Overbeck Museum

Enchanted by some Overbeck pottery I had seen in various exhibitions and art museums over the last couple years, I looked for a more substantial collection. And I discovered that a museum dedicated to their work exists in the small town of Cambridge City, Indiana—where the sisters had lived.

The museum is housed in the public library, behind a locked door. I expected to peruse the small collection on my own. Instead, I discovered that a librarian had to be present while I was in the collection. Thanks to my impromptu questions, I kind of got an informal “guided tour” of the collection and the Overbeck sisters from the attending librarian. She was a native of the area and had plenty of personal and familial stories to add.

The collection includes a range of mediums—vases, plates, figurines, grotesques (monster figurines), paintings, sketches of designs that they used in the pottery, and molds for the figurines. The items in the collection are either gifts or items on loan. Cards beside each item list who gifted or loaned the item—many items are on loan from the Richmond Art Museum, which is undergoing renovation.

At the entrance to the room is a large wooden ship with ceramic figurines—the Don Quixote. Mary Francis created this ship as a toy for children visiting the library. Over the years, the ship became a little worse for wear and was placed under a glass case—and out of the hands of children.

In 1972, Kathleen and Arthur Postle bequeathed their Overbeck collection to the public library. In 1978, the museum was formally established and in 2000, moved with the library to a new building (its current site).

The collection is displayed in wooden cases made by a local maker specifically for the collection. When the new library building was being constructed, they built the museum room with the display cases in mind.

The Overbecks—originally Overpeck—came from Germany before the American Revolution, bringing with them education and artistic skills. The emphasis on education and art continued through the generations. The six Overbeck daughters were not encouraged to marry but rather devote their lives to their arts. (One sister married. The sole son married and his descendents are the only surviving Overbeck offspring.)

The Overbeck sisters studied at many different institutions and were quite recognized for their skills. Four were potters, one was a musician and linguist, and the married sister was a photographer.

In 1911, the four potters opened a pottery business, which continued until the last sister passed away in 1955. Harriet, the musician, helped with the upkeep of the household. (Apparently, she was a bit embittered about how life turned out for her. She was unable to make full use of her musical talents in small Cambridge City, and she felt that she hadn’t received the Overbeck “heritage” of being able to work creatively with her hands.)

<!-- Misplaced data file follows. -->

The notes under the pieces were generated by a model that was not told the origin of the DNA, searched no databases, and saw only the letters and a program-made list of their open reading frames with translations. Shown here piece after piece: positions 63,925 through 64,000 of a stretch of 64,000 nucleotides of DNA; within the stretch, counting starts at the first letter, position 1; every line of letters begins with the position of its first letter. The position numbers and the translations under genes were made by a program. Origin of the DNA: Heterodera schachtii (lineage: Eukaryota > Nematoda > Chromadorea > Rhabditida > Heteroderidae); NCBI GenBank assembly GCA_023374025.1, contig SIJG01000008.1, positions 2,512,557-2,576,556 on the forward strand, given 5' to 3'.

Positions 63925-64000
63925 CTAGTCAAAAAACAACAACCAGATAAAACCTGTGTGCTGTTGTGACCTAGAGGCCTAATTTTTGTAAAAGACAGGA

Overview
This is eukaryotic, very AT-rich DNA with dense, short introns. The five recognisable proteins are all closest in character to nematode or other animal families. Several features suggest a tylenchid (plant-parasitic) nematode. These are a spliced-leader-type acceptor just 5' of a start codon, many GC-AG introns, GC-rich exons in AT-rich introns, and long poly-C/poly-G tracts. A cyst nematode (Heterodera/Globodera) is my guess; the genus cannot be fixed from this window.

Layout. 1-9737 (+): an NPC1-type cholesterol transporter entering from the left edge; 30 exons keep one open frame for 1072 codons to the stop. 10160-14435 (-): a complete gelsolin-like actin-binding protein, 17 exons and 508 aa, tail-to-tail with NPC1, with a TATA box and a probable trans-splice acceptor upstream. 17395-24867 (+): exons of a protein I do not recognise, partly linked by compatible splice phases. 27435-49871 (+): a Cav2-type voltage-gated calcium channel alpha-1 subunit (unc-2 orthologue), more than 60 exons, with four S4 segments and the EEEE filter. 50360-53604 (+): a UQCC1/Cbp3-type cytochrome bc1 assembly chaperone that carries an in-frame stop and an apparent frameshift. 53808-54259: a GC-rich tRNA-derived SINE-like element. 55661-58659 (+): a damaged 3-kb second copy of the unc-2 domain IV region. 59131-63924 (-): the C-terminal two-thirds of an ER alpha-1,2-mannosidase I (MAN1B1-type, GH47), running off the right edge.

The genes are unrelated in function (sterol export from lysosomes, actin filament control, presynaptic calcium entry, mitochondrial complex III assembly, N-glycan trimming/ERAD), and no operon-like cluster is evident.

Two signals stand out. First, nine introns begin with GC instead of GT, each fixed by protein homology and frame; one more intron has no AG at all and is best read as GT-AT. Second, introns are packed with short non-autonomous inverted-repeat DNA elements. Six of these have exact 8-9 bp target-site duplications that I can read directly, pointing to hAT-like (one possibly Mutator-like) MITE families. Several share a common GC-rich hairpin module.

As the sisters died off, it seemed to me that the move from pottery to figurines and paintings began. I love their pottery (the figurines and paintings not so much). Some of the pottery has a modern air about it. The sisters sketched out designs that they use on their pottery—not all have designs. In some cases, the designs were painted on the pottery. In other cases, the designs were carved into the pottery).

The sisters used a special glaze, whose recipe is lost with time. (Though rumors exist that maybe the descendents of the brother know the recipe.) I thought of Gustave Baumann‘s specially made pigments, whose recipes no longer exist. In both cases, their loss preserves the value of the original works.

The collection also includes an original auction notice. On June 26, 1965, all Overbeck property—pottery, paintings, furniture, and collectibles—was auctioned off. I stared at that notice, stunned by the implementation that what has become valued art over the decades was sold off during an estate sale. And I wondered how much art the Overbeck sisters generated. (Wouldn’t that be great if they keep an inventory of their pieces?)

If you go, be sure to look for the six tiles of children playing (one in the front window case and five in the back case). These approximately 8-inch diameter tiles were originally part of the walls in a 1st grade room in a Cambridge City elementary school.

The librarian who accompanied me into the room remembered lining up along that wall; the children would run their hands across the tiles as they walked by them, little realizing their value or that they would appear in a museum decades later celebrating the artwork of the Overbeck sisters.

The History Center in Fort Wayne

I visited the Jean Baptiste de Richardville house, which is overseen by the History Center. It seemed only fitting that I visit the actual History Center, which resides in a former City Hall that was built in 1893.